Keeping an Eye Out for Medical Fraud

December 16, 2013
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medicare fraudThe federal government is losing billions of dollars each year because of Medicare fraud, reports Forbes magazine. Ultimately this costs the taxpayers.

medicare fraudThe federal government is losing billions of dollars each year because of Medicare fraud, reports Forbes magazine. Ultimately this costs the taxpayers. In an attempt to stop what adds up to between $60 and $90 billion per year of loss from fraudulent schemes, the government is analyzing trends as well as suspicious medical professionals. But the help of the individual beneficiaries might be exactly what is needed to crack down on fraud.

Becoming familiar with the types of schemes in practice might help patients catch these medical crooks. Whether the therapist, pharmacist or physician, there are plenty of individuals and services for Medicare beneficiaries to keep an eye on.

Scheming at Skilled Nursing Facilities

There are a couple of frauds that take advantage of Medicare part A. One focuses on skilled nursing facilities where patients receive therapy and rehabilitation after debilitating illness or stroke. Medicare beneficiaries who qualify will often stay at a nursing facility after their extended hospital stay.

Unfortunately, however, fraudulent facilities may try something called “upcoding.” This form of billing fraud distorts the actual services rendered by adding procedure codes which were unnecessary and not actually performed during the patient’s stay. A similar scheme bills the government for excessive therapy or podiatry foot care that is not only unnecessary but may even harm the patient.

Home Health Care Fraud

In an attempt to protect patients and the government, Medicare beneficiaries who are “home bound” must receive a physician’s certification for services performed in the home such as:

•Physical therapy

•Occupational therapy

•Speech language therapy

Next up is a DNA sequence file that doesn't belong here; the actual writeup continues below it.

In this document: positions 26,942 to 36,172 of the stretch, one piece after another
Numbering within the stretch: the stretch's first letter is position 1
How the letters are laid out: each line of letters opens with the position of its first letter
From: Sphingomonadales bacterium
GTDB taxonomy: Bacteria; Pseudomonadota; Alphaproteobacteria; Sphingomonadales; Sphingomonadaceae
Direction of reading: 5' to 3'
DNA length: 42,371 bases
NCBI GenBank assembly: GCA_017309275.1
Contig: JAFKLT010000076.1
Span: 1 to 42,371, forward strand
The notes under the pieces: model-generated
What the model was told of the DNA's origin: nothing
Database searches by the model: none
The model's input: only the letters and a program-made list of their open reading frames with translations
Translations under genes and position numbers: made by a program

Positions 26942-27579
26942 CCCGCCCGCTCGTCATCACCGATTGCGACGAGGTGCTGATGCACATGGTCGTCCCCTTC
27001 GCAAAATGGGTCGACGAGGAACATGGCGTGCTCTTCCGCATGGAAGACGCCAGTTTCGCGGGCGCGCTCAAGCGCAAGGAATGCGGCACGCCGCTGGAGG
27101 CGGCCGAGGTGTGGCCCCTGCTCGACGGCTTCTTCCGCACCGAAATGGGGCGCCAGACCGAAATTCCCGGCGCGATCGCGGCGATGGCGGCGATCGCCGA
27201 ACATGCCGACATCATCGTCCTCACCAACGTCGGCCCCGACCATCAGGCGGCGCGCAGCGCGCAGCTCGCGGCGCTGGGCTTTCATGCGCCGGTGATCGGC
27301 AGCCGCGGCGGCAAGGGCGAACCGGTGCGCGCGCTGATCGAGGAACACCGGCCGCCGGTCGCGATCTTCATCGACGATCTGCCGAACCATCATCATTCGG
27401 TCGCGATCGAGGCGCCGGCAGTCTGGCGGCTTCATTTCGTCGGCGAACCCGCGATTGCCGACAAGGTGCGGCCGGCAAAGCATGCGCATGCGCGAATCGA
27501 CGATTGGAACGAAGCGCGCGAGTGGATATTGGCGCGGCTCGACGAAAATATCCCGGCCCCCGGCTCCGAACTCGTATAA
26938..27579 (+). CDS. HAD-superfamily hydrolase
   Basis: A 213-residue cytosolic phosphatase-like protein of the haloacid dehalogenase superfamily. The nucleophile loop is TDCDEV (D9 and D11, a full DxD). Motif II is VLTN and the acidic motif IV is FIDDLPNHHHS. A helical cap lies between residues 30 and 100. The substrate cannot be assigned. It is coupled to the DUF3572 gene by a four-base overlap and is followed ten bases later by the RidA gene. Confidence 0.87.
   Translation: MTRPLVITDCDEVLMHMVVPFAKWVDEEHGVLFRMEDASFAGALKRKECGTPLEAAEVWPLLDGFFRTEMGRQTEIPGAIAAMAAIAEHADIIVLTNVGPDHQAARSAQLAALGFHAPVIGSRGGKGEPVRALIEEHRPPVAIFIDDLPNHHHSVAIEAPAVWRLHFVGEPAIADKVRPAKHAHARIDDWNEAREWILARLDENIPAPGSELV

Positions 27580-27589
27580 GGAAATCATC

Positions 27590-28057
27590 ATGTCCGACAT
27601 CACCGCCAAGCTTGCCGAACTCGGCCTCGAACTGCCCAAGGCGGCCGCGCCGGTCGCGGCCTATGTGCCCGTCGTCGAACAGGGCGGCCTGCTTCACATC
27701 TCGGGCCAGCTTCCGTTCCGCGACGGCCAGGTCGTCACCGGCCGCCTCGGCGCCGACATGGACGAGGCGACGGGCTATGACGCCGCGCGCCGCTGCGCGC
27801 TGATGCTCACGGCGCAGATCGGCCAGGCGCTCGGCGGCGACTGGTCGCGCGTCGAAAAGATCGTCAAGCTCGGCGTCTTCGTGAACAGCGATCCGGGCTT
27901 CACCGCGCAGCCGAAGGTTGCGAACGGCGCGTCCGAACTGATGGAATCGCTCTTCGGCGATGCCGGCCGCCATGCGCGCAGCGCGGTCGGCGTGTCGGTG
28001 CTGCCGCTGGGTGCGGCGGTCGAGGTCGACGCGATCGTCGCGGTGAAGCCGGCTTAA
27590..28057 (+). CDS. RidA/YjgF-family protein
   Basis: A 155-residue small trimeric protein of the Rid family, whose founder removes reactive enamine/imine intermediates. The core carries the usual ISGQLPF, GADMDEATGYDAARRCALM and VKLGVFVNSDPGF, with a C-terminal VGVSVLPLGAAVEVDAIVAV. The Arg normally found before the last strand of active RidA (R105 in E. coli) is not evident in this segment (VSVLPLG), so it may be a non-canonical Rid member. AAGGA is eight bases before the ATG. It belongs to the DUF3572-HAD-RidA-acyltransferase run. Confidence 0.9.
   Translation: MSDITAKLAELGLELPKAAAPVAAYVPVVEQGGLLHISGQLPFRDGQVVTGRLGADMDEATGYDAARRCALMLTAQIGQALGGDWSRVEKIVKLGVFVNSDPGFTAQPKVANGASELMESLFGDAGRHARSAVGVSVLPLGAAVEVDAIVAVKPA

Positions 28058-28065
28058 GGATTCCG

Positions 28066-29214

•Skilled nursing care

Some doctors will use this as an opportunity to falsely certify that, for instance, an insulin-dependent diabetic patient cannot inject herself and must have a nurse come to perform her insulin injections. The charge for the nurse will be processed.

Another scheme involves asking the beneficiary to sign forms that verify a nurse or therapist came to the home when in fact no home care was actually provided. A final measure includes offering the patient cash or free monthly meals and house cleaning in exchange for allowing the physician to fraudulently certify that he or she is home bound.

Problems with Prescription Drugs

Individuals who receive the part D prescription drug benefit should also take care when filling their medication needs. Prescription shorting is one form of fraud in which a scheming pharmacy regularly fills prescriptions a few pills short, hoping the beneficiary will not notice while Medicare is billed the full amount.

A similar plan asks the patient to take half their prescription at the beginning of the month and come back again for the rest of their month’s drug supply. Meanwhile, the pharmacy bills Medicare for both times for the entire amount.

An even more involved tactic is to motivate the beneficiary to seek a narcotic prescription from the physician which is then billed to Medicare. But the patient receives cash, and the drugs are simply cycled back to the pharmacy or, worse, sold illegally on the street.

Smart Ways for Patients to Be Protected

For Medicare patients, there are multiple precautions to take in protecting yourself from fraud, error or abuse. Always keep your Medicare, Medicaid and Social Security numbers hidden and do not give them out to strangers, especially if they are offering a service or selling something.

A good tip to remember, says the government Medicare fraud website, is that “Medicare does not call or visit to sell you anything.” And Medicare.gov adds, “remember that nothing is ever ‘free.’ Don’t accept offers of money or gifts for free financial service.”

When it comes to record keeping, it is advisable for individuals to keep documentation of their doctors visits, tests and any procedures in a private personal health care journal or calendar. You can add the Medicare Summary Notices and Part D Explanation of Benefits to this file. 

Check your bill when leaving the pharmacy to ensure that you have the correct medication and the right amount. Also double check your medical bills so that you are not given duplicate charges, services not ordered by your doctor or a fee for something you never received. Be certain that you are not seeking or being encouraged to claim services that you do not really need.

A good general rule is to remain cautious and aware. And if you are having trouble understanding a document, call or other notice, do not hesitate to ask someone you trust to help clarify and explain. Using Medicare effectively and ethically requires attention to detail and thoroughness.

(medical fraud / shutterstock)

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